Uganda: Gender Assessment of Refugee interventions in West Nile , Northern Uganda

Project Title: Gender Assessment of Refugee Interventions in West Nile, Northern Uganda

Location and reporting level: Adjumani, Arua, Yumbe

1.Project Background Information

Since December 2013 the eruption of conflict in South Sudan resulted in over one million South Sudanese fleeing into neighbouring countries with a renewed spike in refugees arriving from July 2016 following an escalation of conflict in across South Sudan. As of August 2017, there are almost 1,000,000 South Sudanese refugees in Uganda, mostly being settled in Palabek, Kiryandongo, Adjumani, Arua, and Yumbe, with an average of around 600 new refugees arriving every day. The refugees are hosted at reception and transit sites until they are allocated plots in the settlements. The latest statistics indicate that about 86% of the refugees are women and children; about 2% are people with special needs- the elderly, people with disabilities, unaccompanied minors, etc. (IRC/UNHCR, 2016).

Many of the refugees have experienced at least one or more forms of sexual and gender based violence (SGBV) including rape, sexual slavery, and physical assault, while rape continues to be used as a weapon of war in the conflict. Most of the SGBV cases reported to date in Bidibidi occurred in South Sudan, either before women and girls fled their homes or in transit to Uganda. According to IRC assessments and an IRC/UNHCR Safety Audit conducted in September 2016 in Bidibidi, the settlement in Yumbe, SGBV is an ongoing threat with intimate partner violence and sexual exploitation becoming more acute as the refugee population increases. The inadequate food, lack of cooking energy options, and other basic needs are risk factors that force women and girls to engage in negative coping strategies as they struggle to survive, further exacerbating risks of sexual exploitation and abuse. The recently concluded IRC/UNHCR Safety Audit revealed alarming security risks within the settlement, stemming mainly from failure of humanitarian actors to meet minimum standards of SGBV prevention and response across sectors; lighting is limited, there is overcrowding in tents, latrines lack locks and privacy, women and girls lack enough safe spaces to obtain social support or seek help in a socially appropriate and confidential manner.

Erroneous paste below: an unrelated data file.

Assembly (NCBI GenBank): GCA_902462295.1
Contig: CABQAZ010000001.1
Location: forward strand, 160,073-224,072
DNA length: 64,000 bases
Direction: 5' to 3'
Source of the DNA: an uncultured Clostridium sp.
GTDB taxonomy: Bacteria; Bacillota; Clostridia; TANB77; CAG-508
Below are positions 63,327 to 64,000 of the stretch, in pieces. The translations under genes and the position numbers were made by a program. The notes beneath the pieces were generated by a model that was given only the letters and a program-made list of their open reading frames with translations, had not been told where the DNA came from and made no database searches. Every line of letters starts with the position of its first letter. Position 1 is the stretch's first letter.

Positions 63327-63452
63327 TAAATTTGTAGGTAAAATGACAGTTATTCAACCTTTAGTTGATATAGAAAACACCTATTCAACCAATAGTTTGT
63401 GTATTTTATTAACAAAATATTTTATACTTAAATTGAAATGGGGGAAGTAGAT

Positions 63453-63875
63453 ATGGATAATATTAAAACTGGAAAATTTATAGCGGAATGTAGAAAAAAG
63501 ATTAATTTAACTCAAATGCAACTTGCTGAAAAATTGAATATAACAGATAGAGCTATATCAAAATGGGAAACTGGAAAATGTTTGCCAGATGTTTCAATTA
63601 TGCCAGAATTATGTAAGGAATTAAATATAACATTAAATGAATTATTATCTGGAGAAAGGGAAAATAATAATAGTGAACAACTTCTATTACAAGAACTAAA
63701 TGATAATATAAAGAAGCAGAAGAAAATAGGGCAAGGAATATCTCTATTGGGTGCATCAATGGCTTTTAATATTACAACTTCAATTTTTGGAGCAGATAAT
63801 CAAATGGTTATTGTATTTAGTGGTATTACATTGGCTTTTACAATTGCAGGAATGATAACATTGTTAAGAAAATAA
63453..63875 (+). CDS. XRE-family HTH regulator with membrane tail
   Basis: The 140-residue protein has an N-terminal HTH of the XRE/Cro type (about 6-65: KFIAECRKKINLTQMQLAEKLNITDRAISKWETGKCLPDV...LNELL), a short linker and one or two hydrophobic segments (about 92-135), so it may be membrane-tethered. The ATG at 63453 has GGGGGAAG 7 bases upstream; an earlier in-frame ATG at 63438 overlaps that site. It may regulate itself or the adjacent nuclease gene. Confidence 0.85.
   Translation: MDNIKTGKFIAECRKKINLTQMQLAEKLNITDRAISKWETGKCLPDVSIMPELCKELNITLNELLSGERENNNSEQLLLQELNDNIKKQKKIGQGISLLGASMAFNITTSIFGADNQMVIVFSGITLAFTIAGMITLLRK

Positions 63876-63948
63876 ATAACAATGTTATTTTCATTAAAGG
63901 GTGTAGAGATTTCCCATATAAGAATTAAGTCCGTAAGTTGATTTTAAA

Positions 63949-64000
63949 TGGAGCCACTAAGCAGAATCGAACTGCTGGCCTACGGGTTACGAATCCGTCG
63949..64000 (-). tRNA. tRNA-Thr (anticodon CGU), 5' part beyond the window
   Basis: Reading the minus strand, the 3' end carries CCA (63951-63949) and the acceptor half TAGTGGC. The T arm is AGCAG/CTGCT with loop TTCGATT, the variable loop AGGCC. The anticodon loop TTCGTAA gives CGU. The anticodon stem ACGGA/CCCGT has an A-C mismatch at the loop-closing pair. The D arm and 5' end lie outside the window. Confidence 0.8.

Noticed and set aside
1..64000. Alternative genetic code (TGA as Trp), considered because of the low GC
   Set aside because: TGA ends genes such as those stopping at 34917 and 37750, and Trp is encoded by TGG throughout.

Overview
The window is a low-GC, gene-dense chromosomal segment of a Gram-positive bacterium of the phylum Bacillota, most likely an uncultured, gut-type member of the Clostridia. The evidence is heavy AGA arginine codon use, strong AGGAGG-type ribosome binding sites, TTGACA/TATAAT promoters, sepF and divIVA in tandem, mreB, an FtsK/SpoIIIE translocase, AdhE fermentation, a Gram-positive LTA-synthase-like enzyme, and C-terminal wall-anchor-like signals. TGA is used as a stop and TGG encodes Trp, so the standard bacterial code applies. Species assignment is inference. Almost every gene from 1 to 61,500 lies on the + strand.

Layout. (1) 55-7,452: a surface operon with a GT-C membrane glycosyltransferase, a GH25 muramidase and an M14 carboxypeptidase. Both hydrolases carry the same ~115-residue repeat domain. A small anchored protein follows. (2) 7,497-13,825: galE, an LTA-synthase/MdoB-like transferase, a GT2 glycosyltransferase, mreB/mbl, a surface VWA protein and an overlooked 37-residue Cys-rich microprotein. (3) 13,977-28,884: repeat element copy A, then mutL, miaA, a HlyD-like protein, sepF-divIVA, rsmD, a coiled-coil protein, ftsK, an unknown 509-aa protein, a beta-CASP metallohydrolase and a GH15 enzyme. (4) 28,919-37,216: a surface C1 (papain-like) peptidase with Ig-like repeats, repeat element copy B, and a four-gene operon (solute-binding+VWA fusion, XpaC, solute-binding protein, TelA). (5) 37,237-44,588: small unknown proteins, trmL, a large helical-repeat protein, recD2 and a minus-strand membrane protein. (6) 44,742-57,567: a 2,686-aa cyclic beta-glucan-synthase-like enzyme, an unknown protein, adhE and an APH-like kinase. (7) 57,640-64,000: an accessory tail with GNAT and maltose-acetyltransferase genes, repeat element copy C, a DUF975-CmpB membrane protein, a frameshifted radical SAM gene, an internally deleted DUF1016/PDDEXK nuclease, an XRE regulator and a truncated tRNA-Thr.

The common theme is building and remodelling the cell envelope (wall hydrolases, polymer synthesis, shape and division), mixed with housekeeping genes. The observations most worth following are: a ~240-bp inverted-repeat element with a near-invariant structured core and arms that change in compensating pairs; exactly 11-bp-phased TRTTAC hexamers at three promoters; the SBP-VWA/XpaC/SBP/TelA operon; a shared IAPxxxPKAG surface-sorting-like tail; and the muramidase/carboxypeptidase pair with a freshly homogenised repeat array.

Different humanitarian actors have rushed to provide life-saving humanitarian assistance to the South Sudanese refugees since the crisis began. Although interventions are ongoing, the need for a Multi­ Sectoral Gender (MSG) Assessment cannot be understated and is a requirement by the IASC SGBV guidelines on humanitarian action. Indeed a MSG Assessment is critical in order to further inform programming, establish program priorities, and contextualize services for the population. The IRC's proposed MSG Assessment will include analysis of health, psychosocial, and safety needs of women and girls; security risks that exist; general levels of availability of different essential services (for example health, WASH, livelihoods, etc.); as well as access to and utilization of these services. It will also include an assessment of the protection situation in Arua, Yumbe, and Adjumani, identification of the specific risk factors affecting displaced women and girls, and identification of women and girls at greatest risk. The MSG Assessment will seek to determine the nature and scale of a crisis and the gender differentiated needs of a given population, as well as the scope and scale of an effective intervention, given existing resources. It is necessary to conduct an MSG Assessment to understand the problems, service gaps and unmet needs of the refugee population in the settlements hosting South Sudanese refugees in Arua, Yumbe, and Adjumani. Carrying out an MSG Assessment is an essential first step towards ensuring that interventions respond to the needs of refugees equally, including highly vulnerable groups like women and girls as well as Persons with Specific Needs (PSNs). The IASC Transformative Agenda recognized the critical role of needs assessment as a basis for overall and cluster strategy development. It is generally understood that the results of needs assessments should inform the overall strategic planning and prioritization process of prevention and response activities in humanitarian situations. Needs assessments represent one step in the Humanitarian Programme Cycle (HPC) - which runs from assessment and analysis of needs to strategic response planning, resource mobilization, implementation, monitoring and evaluation of operations- and supports the response analysis conducted for strategic response planning•